The committee seeks to define high-impact research across disciplines and identify a path to preeminence.
By Kristen Mitchell
The first High-Impact Research Strategic Planning Committee public forum was held on Thursday, giving the George Washington University community the opportunity to provide feedback on questions that will inform a strategy for improving research productivity across the university.
The committee will articulate where the university’s research portfolio should be in five years and how to get there. During Thursday’s forum at the Milken Institute School of Public Health, the committee sought feedback on defining and measuring high-impact research in various disciplines, and factors that inhibit or enable high-impact research.
Alan E. Greenberg, M.D. ’82, professor and chair of the Department of Epidemiology at the Milken Institute School of Public Health and chair of the High-Impact Research Committee of the strategic plan, opened the discussion. The ongoing dialogue is meant to be an interactive, transparent and collegial process, he said. Dr. Greenberg and Dr. Diana Burley, vice chair of the committee and a professor in the Graduate School of Education and Human Development, moderated the meeting.
Some faculty and staff in attendance urged the committee to broadly define research impact to include the social and economic benefits of research, as well as the technological advancements and start-ups that spring from innovative research.
Members of the audience voiced concerns about comparing research productivity and impact across disciplines, noting that fields have disparate ways of measuring outcomes and varying timelines for developing and disseminating new knowledge. They shared concerns that this rate of productivity would be highly-valued in the committee recommendations, therefore disciplines with long lead times for work products might be negatively impacted in resource allocation decisions.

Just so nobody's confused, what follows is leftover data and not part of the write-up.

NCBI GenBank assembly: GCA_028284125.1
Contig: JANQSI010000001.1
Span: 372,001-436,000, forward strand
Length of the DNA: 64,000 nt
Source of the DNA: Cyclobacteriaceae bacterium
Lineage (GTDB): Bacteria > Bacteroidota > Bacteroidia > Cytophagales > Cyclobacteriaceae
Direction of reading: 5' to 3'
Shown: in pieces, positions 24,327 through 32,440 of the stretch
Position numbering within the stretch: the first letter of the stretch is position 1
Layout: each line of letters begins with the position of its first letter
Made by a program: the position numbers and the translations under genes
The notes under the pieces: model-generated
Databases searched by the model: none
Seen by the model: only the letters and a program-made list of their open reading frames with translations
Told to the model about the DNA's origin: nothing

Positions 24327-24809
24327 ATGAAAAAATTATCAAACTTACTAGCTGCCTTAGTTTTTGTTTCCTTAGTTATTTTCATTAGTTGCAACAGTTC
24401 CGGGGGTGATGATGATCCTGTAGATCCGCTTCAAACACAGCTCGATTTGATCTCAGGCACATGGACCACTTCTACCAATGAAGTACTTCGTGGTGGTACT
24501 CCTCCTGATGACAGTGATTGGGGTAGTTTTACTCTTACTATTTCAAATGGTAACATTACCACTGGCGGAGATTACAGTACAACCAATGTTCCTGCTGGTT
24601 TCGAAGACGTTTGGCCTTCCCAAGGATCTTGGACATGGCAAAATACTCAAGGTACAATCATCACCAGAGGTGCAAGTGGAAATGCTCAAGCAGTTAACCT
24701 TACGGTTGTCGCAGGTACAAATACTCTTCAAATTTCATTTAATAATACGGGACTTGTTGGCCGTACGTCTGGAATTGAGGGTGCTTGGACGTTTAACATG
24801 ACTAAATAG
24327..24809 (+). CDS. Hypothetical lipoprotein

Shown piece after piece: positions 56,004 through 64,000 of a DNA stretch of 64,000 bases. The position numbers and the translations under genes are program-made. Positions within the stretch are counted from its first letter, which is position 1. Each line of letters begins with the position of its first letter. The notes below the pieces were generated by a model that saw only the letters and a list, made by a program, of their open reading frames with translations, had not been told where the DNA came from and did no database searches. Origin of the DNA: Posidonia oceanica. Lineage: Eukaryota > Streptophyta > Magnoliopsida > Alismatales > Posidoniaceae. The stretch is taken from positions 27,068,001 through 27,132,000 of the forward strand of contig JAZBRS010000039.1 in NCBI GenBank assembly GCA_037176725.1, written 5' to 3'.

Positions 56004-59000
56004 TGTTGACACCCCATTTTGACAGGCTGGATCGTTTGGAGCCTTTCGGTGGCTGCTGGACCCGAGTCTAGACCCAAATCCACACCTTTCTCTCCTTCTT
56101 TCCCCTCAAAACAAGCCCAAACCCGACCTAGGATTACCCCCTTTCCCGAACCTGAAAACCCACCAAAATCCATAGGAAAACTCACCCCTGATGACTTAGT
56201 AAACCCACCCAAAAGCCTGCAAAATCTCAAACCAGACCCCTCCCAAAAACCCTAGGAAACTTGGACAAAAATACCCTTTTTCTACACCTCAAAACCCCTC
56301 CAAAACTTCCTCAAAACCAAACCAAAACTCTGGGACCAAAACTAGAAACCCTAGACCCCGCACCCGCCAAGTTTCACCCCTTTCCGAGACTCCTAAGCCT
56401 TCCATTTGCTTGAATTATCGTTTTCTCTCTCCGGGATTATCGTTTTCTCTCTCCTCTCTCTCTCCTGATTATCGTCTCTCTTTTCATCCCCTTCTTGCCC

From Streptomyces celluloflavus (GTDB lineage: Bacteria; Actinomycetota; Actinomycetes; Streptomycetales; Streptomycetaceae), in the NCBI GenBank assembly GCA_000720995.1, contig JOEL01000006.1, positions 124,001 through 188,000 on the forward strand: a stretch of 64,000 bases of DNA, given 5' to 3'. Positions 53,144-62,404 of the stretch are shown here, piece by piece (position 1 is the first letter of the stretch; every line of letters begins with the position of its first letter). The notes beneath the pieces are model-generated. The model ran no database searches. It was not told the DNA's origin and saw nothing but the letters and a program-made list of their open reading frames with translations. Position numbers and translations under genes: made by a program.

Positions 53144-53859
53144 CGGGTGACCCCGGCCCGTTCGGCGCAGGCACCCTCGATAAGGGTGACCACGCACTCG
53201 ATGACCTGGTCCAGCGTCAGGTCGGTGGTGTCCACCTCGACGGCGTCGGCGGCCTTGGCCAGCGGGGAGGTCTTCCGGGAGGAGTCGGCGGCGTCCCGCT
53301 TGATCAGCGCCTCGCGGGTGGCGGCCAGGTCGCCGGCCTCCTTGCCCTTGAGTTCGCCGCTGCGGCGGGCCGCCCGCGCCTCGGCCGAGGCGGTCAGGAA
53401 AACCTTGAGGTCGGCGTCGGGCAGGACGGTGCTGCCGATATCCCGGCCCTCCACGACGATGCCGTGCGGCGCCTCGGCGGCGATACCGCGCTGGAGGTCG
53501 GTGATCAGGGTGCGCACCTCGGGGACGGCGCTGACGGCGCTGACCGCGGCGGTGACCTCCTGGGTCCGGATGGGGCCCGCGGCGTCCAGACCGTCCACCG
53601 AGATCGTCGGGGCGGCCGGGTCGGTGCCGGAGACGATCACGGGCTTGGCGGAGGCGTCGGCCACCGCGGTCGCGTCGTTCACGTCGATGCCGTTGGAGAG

Dr. Greenberg said the committee hopes to create a document that will frame research from across disciplines in a way that highlights the diverse spectrum of impact. The committee wants to “positively influence how the university views these issues,” he said. The committee aims to be a conduit for the faculty’s voice on this subject, Dr. Greenberg said.
The committee plans to hold additional public forums in November and December to solicit feedback on other points of interest such as the type of university resources or commitments that would facilitate research. Members of the GW community are also invited to submit feedback through strategic plan website. The committee plans to compile a report on their findings in February.
The committee’s work differs from that of the Research Ecosystem Review, which is part of the Research Initiative, one of the original five initiatives launched in 2018. The Research Ecosystem Review’s primary function is to assess and evaluate the current state of the operational side of the research enterprise.
Faculty members who participated in the Research Ecosystem Review said at the meeting they want to ensure that the committee has access to this report so they can avoid duplicating efforts when possible and focus on finding solutions to challenges that have already been voiced.
Gina Lohr, senior associate vice provost for research, said there is a “symbiotic relationship” between the two processes. Anything coming from the Ecosystem Review will be circulated back into the committee, she said.
“I look at the strategic planning as much more aspirational—where do we want to be in five years,” she said. “This is just the footing, the foundation so we are all talking on the same level and using the same vocabulary.”